Washington: Marked by a number of rising
powers like India and China, the Asia Pacific region is of
vital importance to the US, the Obama Administration has said.
President Barack Obama's visit to Guam, Indonesia and
Australia next week is "designed to highlight the importance
of the Asia-Pacific region to the US," Jaff Bader, National
Security Council's Senior Director for Asian Affairs, told
"This (Asia-Pacific) is a part of the world that's marked
by a number of rising powers, namely China and India; a number
of existing powers, Japan and South Korea; and some emerging
important countries and powers like Vietnam and Indonesia."
Obama's trip highlights the changing global governance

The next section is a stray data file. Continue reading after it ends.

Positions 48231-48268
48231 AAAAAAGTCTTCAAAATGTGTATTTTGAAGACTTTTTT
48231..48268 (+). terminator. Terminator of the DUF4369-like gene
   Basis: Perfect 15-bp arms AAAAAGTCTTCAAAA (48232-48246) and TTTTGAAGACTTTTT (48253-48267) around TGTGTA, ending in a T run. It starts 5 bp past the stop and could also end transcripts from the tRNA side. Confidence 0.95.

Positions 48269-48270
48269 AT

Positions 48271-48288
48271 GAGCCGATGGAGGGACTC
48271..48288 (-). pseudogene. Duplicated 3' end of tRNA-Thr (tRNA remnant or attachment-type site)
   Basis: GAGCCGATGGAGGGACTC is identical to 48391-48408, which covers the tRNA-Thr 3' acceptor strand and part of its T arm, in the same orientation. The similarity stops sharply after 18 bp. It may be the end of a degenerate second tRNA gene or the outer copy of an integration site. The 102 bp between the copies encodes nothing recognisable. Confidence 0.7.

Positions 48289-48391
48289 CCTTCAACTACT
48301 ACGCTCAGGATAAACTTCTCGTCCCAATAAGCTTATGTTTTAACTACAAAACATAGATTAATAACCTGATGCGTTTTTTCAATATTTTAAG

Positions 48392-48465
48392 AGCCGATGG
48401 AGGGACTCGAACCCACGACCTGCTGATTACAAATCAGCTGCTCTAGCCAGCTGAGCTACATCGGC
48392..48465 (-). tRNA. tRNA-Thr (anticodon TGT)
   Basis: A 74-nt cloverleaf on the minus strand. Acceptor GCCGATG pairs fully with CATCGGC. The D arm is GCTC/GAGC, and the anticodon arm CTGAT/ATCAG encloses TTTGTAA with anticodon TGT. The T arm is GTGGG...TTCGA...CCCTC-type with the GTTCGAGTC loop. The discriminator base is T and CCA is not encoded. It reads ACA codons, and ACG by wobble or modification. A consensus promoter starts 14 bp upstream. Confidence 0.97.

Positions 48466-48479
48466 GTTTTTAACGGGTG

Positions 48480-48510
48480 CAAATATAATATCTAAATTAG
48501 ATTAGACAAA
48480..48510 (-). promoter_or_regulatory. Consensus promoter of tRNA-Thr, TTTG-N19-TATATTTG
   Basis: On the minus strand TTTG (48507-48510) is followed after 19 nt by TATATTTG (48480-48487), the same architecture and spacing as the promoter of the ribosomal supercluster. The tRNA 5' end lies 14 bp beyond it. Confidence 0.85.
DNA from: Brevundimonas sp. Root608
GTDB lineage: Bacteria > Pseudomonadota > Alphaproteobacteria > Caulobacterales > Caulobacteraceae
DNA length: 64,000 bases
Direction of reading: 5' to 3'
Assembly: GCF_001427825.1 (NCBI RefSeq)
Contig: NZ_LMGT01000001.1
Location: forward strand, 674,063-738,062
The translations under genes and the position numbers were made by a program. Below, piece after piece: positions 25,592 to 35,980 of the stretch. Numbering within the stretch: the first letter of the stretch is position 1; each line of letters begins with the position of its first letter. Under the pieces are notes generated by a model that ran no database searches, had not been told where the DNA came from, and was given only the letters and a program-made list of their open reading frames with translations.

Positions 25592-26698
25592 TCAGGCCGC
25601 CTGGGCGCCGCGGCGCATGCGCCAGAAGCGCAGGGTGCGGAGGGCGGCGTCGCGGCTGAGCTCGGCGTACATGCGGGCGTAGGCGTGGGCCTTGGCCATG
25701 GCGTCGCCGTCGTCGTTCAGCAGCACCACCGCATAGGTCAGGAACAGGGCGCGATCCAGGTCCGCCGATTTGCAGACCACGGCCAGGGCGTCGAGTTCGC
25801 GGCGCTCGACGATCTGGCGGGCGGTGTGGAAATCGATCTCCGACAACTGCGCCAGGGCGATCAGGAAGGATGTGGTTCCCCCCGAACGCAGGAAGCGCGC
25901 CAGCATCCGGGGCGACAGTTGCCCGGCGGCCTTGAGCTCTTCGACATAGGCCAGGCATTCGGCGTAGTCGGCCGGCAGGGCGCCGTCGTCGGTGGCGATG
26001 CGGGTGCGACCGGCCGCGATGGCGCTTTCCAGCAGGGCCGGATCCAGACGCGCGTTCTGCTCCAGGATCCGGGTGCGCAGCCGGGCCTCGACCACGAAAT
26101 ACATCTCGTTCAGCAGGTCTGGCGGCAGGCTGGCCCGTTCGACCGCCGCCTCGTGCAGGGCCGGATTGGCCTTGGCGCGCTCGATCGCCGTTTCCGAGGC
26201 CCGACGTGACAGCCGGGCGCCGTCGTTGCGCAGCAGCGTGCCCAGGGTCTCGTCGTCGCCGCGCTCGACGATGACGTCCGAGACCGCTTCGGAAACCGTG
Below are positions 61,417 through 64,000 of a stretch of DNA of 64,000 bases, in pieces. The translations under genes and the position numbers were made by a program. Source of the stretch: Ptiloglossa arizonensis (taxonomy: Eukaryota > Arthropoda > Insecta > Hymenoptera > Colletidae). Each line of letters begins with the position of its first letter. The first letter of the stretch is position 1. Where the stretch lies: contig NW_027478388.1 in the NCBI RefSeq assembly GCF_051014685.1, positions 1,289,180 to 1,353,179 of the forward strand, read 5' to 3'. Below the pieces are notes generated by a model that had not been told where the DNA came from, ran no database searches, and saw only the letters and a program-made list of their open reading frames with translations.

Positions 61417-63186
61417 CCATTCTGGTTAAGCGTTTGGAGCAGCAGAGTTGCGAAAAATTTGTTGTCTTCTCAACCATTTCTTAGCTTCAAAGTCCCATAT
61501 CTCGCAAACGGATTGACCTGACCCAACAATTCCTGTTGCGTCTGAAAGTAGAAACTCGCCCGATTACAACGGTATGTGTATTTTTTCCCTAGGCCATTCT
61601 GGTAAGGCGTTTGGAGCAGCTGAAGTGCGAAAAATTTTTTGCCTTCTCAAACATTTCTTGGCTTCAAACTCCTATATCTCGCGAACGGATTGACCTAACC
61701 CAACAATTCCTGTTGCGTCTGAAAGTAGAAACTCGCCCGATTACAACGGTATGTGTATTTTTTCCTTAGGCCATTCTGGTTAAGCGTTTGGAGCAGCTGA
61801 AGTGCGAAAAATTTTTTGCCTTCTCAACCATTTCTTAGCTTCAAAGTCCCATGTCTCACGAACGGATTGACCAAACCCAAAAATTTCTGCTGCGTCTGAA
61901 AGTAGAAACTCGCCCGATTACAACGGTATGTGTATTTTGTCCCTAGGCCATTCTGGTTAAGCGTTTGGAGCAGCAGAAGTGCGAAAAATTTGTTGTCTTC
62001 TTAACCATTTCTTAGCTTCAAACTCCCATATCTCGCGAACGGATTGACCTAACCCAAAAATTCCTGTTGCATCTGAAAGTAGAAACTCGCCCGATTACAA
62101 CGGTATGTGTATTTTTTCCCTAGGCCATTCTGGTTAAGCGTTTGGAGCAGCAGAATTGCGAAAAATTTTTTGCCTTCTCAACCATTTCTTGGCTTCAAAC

faced by the world in the 21st century, Bader said.
"When we were in Copenhagen (for climate talks in
December last year), we saw the decisive meeting at the end of
the conference. The players in the room were China, India,
South Africa, Brazil and the United States. This is something
that wouldn't have happened ... 20 years ago.
"And this is a -- this is a sign of the change that has
occurred in the number of countries that are participating
in major global decisions," he said.
"In that context there are a number of important middle
powers ... like Australia and Indonesia -- who are significant
players on these kinds of decisions."
In the G-20, which is the major emerging economic
governance instrument, both Australia and Indonesia are
important players, Badar said.
First Published: Tuesday, March 16, 2010, 12:06